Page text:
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SAN FRANCISCO (AP) — California officials are suing a billionaire who has been fighting for more than a decade to keep a secluded beach to himself, a move designed to ensure that the public always has access to the scenic stretch of sand.
The lawsuit filed Monday on behalf of the California State Lands Commission and Coastal Commission seeks a court order demanding that Vinod Khosla remove all gates and signs on or near the only road to the beach that runs through his private property.
The lawsuit contends that without court orders, Khosla will keep imposing improper restrictions to public access to Martins Beach near Half Moon Bay, about 35 miles (56 kilometers) south of San Francisco.
“This case goes to the heart of California’s public access mandate,” California Coastal Commission Chairman Steve Padilla said in a statement. ”We cannot allow this to be chipped away each time someone purchases beachfront property — it’s a dangerous precedent for the future of public access in California."
The dispute is one of several in California over who is allowed to use the coastline, which is often accessed through neighborhoods and private property. The state Constitution guarantees public access to all beaches below the high tide line.
This legal battle dates to 2008, when Khosla — a venture capitalist who co-founded the Silicon Valley technology company Sun Microsystems — bought an 89-acre coastal property for $32.5 million and closed a gate, put up a no-access sign and painted over a billboard at the entrance that had advertised access to the beach.
The previous owners had allowed public access to the beach for a fee. Khosla's attorneys said the cost to maintain the beach and other facilities far exceeded the money the fees brought in.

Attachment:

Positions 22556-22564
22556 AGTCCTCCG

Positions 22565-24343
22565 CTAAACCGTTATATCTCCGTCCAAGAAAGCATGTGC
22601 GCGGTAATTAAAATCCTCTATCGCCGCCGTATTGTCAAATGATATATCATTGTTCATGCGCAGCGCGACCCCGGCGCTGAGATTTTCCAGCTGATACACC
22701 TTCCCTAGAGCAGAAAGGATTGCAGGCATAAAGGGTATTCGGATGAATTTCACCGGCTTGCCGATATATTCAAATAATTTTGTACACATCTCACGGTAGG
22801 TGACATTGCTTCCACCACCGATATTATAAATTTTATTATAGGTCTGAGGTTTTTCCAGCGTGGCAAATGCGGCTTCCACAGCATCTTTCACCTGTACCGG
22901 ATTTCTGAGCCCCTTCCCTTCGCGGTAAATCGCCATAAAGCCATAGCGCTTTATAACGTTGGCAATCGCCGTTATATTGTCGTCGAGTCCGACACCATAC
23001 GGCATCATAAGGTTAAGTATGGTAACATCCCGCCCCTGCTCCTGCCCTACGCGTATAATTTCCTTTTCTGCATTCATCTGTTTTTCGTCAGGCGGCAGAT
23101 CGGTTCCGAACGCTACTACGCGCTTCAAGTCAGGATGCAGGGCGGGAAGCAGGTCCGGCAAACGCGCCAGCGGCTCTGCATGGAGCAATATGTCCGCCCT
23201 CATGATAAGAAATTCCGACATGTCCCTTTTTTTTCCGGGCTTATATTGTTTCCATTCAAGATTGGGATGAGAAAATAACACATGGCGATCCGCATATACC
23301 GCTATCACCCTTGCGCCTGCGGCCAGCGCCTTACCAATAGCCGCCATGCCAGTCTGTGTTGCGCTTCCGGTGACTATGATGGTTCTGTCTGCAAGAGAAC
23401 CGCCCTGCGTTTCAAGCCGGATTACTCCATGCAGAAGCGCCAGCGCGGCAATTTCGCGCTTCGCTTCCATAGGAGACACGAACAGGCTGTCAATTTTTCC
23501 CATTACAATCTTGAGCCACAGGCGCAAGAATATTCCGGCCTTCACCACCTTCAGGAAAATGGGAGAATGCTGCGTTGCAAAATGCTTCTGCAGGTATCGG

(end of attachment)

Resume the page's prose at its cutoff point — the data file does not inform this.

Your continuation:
The nonprofit Surfrider Foundation sued, and a state appeals court ruled that Khosla needed to apply for a coastal development permit before closing off the main road.
After the U.S. Supreme Court declined to hear his appeal in 2018, Khosla continued to sue over what he considers to be interference with his property rights. In the meantime, his lawyer said he kept the road open during daylight hours to paying visitors. State officials say the gate to the road has not been consistently open.
Last month, a state appeals court sided with Khosla, who argued that just because the former owners gave people permission to use the road and beach, it doesn't mean the public gets a permanent right to use the property.
The lawsuit by the state agencies contends that because the beach has been used by the public for more than a century, it has acquired access rights under a common law doctrine known as “implied dedication."
“For as far back as can be historically documented, the public has used and treated the beach as a public beach, and the previous owners knew of that public use and did not interfere with such use,” the lawsuit said.
Khosla's attorney vowed to fight the latest lawsuit.
“Since the property was purchased by our client, the state, and small activist groups, have endeavored to seize our client’s private property without compensation,” Dori Yob Kilmer said in a statement. “While such tactics are commonplace in communist systems, they have never been tolerated in the American system where the U.S. Constitution precludes the government from simply taking private property and giving it to the public.”
This story has been corrected to show that the U.S. Supreme Court declined to hear Khosla's appeal in 2018, not the state Supreme Court.
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